Compliance firm expands cybersecurity service in wake of ESA advice

A global financial compliance firm is expanding its cybersecurity service targeted towards the financial services sector, following new advice from the European Supervisory Authorities.

Lawson Conner wants to encourage financial services firms to treat cybersecurity as a compliance issue, and it offers cyber risk management, tailored towards the financial sector, as one of its services.

Last week ESAs called for an appropriate oversight framework to monitor the activities of critical third-party service providers and streamlining of the incident reporting frameworks across the financial sector. The advice also urged financial services firms to focus on cyber resilience, and proposed an EU-wide, voluntary coherent testing framework that focuses on Threat lead penetration testing.

Lawson Conner’s service, Lawson Conner Guardian has been developed in response to the increasing threats that financial services firms face, and the likelihood that cyber security for the financial sector will become more of a regulatory issue.

It includes managed prevention, detection and response, analytics, threat intelligence and incident response, all geared towards the cyber threats that are most likely to compromise financial services firms.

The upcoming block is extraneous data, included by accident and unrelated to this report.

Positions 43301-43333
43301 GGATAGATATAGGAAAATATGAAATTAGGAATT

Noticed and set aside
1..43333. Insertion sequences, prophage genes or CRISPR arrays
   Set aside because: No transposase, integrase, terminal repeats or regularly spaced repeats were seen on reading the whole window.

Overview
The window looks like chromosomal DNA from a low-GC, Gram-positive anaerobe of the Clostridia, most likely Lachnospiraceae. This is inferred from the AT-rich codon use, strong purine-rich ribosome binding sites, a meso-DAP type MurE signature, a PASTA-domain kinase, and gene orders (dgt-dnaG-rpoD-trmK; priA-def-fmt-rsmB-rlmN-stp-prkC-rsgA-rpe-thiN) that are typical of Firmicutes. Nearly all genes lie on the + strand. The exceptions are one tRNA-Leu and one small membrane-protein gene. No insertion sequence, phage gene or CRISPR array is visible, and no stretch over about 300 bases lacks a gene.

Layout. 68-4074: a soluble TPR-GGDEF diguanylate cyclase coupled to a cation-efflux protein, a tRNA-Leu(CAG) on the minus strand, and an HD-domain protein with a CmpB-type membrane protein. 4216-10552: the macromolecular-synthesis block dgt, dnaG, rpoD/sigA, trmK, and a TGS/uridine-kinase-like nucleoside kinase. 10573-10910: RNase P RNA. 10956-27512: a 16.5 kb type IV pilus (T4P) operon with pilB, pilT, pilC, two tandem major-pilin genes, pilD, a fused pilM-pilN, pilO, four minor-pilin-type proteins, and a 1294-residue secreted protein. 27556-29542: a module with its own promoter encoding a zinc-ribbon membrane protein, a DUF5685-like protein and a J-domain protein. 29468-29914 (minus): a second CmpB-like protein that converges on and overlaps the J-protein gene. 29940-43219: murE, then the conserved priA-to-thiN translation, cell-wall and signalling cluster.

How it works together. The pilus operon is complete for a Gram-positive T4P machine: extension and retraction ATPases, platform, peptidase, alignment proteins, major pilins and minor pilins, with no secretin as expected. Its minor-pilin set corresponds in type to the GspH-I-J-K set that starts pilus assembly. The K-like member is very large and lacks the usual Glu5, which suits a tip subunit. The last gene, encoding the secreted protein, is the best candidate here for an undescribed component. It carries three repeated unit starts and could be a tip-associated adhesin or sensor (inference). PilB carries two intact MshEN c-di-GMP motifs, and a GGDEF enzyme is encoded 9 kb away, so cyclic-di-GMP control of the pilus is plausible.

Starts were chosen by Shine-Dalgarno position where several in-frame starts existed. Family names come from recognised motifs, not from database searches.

It is a cost-effective and comprehensive endpoint security platform, which secures a firm’s information assets and continuously monitors threats and anomalous activities.

Joe Woodbury, Director at Lawson Conner, says: “Technology has progressed exceptionally quickly in recent years, and most new innovations have been immensely beneficial for the financial services sector. What we are seeing though is that many firms have implemented new technologies without adequately mitigating risk and have created a kind of ‘cyber monster’. Lawson Conner Guardian can mitigate those risks and detect and tackle cyber threats and attacks.”

The ESAs advice follows an FCA report at the end of last year, which found that there had been five times more cyber attacks within financial services firms in 2018 than there were in 2017. In its report, “Cyber and Technology Resilience in Financial Services Firms”, the FCA highlights governance as a particular issue, stating that some firms were over-confident in their ability to manage technological change. It also highlights its intention to consider key areas of focus uncovered in the report and include them in its 2019 Supervisory plans, suggesting tighter regulation on cyber management is on its way.

Woodbury says: “Given the FCA findings and ESAs advice, it is very likely that there will be a tighter regulatory framework introduced to govern how firms manage cyber-risk. We urge financial services firms to treat cyber as a serious compliance issue, in the same vein as AML and KYC.  Reputational and financial consequences for failing to mitigate cyber threats can be huge – for example Tesco bank was fined GBP16.4 million pound after it fell victim to a cyber attack in 2016, and penalties are only likely to become more severe.”

Lawson Conner Guardian has been developed to specifically respond to some of the cyber threats most likely to affect the financial services sector such as attacks on apps and data theft and breaches. It is particularly useful for smaller and mid-size fund managers and financial services firms who do not have the budgets to afford full-time, dedicated IT risk specialists.

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